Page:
The Acorn World show is still on today, and one of the things you’ll be able to see there are some rather retro looking adverts for games from Retro Software.

Dave Moore always liked the Superior Software adverts of 1984-1985 vintage. In particular there were two styles he liked. The full screen blue version that advertised one game:

Vintage advert for Matthew Atkinson’s Tempest

And the “split” ad that advertised two games:

A vintage advert for two of Superior’s games

He wondered if I could do something similar in Inkscape for him to use as promotional materials at the show. The job turned out to be quite straight forward as I had all the things I needed. I had created the svg of the Retro Software logo as well as the original cover artwork for Zap! and The Krystal Connection.

Here’s my rendition of The Krystal Connection:

I like the way this turned out

And here is my “split” ad:

Not my rubbish “Zap!” artwork again…

The main thing I had to watch was keeping the colours muted, and again the Tango icon palette was my friend here. I used it to create the artwork for The Krystal Connection and I’ve become rather fond of it. The font was Bahaus – it was difficult to resist adding the Access credit card logo though!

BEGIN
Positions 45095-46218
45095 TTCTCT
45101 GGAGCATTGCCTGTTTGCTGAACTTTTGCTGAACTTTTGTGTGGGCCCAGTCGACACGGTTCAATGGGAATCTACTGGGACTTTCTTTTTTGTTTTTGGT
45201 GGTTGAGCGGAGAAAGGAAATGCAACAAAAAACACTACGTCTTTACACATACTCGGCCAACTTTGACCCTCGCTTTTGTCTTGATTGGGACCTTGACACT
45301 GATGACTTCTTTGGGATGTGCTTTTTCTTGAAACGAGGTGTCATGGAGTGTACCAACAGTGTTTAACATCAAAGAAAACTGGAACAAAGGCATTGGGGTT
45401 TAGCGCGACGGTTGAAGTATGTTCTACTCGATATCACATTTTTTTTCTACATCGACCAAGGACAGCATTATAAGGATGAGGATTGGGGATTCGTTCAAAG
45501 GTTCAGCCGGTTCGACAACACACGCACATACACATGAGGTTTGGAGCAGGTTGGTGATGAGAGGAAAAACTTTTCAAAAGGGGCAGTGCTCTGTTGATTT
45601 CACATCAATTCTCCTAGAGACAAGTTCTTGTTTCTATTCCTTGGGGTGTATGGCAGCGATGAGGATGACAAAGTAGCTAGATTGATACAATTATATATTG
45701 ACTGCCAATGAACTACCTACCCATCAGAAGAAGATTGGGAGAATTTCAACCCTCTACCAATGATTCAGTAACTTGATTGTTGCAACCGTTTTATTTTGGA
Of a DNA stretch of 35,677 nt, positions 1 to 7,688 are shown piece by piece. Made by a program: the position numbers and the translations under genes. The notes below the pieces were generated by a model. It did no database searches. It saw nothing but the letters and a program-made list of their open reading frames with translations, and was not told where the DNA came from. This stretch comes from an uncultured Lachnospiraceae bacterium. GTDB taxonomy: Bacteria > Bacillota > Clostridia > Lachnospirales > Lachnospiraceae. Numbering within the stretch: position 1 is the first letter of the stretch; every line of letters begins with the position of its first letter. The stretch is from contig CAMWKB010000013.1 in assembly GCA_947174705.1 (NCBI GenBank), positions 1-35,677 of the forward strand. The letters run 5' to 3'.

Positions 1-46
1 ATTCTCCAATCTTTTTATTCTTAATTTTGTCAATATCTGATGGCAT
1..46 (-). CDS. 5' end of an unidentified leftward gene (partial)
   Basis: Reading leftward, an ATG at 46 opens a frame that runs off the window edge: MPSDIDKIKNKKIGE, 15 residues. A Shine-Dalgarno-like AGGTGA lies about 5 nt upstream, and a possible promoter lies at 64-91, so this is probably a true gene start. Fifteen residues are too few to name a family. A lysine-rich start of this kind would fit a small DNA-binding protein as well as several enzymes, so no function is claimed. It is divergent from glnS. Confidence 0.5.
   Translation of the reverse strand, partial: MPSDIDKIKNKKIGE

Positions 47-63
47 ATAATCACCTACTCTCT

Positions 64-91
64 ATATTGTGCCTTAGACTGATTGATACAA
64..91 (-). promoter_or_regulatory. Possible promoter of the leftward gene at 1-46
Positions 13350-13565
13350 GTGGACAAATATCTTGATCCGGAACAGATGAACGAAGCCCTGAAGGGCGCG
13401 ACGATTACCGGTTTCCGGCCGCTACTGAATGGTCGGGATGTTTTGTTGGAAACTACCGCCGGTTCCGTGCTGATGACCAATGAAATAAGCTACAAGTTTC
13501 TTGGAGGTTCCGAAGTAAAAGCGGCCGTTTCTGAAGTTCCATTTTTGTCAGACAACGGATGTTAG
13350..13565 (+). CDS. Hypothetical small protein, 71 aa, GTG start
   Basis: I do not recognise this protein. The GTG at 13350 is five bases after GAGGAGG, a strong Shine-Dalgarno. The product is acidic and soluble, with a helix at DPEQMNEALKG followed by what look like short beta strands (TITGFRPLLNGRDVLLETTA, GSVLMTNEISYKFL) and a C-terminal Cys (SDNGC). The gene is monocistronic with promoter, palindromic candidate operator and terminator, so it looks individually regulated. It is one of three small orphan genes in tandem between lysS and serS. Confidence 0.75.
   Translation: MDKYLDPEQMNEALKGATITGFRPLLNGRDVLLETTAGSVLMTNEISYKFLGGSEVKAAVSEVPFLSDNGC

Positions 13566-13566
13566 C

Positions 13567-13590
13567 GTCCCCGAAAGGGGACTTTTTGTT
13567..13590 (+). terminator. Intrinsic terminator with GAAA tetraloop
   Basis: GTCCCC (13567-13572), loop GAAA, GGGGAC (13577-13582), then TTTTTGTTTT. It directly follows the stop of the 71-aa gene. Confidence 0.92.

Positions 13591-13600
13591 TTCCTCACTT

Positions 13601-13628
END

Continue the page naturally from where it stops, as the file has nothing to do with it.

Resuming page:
Round Spherical Objects

With the addition of things like filters, the boundary between vector art and bitmap art is getting fuzzier and fuzzier all the time.

To put this to the test, I decided to have a go at recreating in Inkscape something that was done on card using an airbrush to see if I could create a piece of vector art entirely in SVG format that looked like a piece of bitmap art. The piece of artwork I decided to use was taken from the Central Independent Television styleguide (many thanks to Roddy Buxton for giving me a scan of his copy), and is their colour logo from 1982. The most useful thing about the style guide illustration is that it contains a grid, precisely so that other people (like me!) can reproduce the artwork from scratch at a future date if necessary.

The original image, taken from Central style guide
The version of Inkscape I used was an early build of 0.47. The first thing I tackled was the border around the sphere. To be honest, it was the centre of the sphere I really wanted to tackle, so I didn’t spend much time on this at all, and did it as two gradient fills (blue and black) one on top of the other. I may well go back and revisit this at some stage.

The next job was to tackle the first colour. I started with the blueish red at the top of the sphere, and drew the rough shape of the red as a vector shape:

Red area added

Then I applied a filter. I made my own filter, which I imaginatively called “central” to do this. The results are shown below.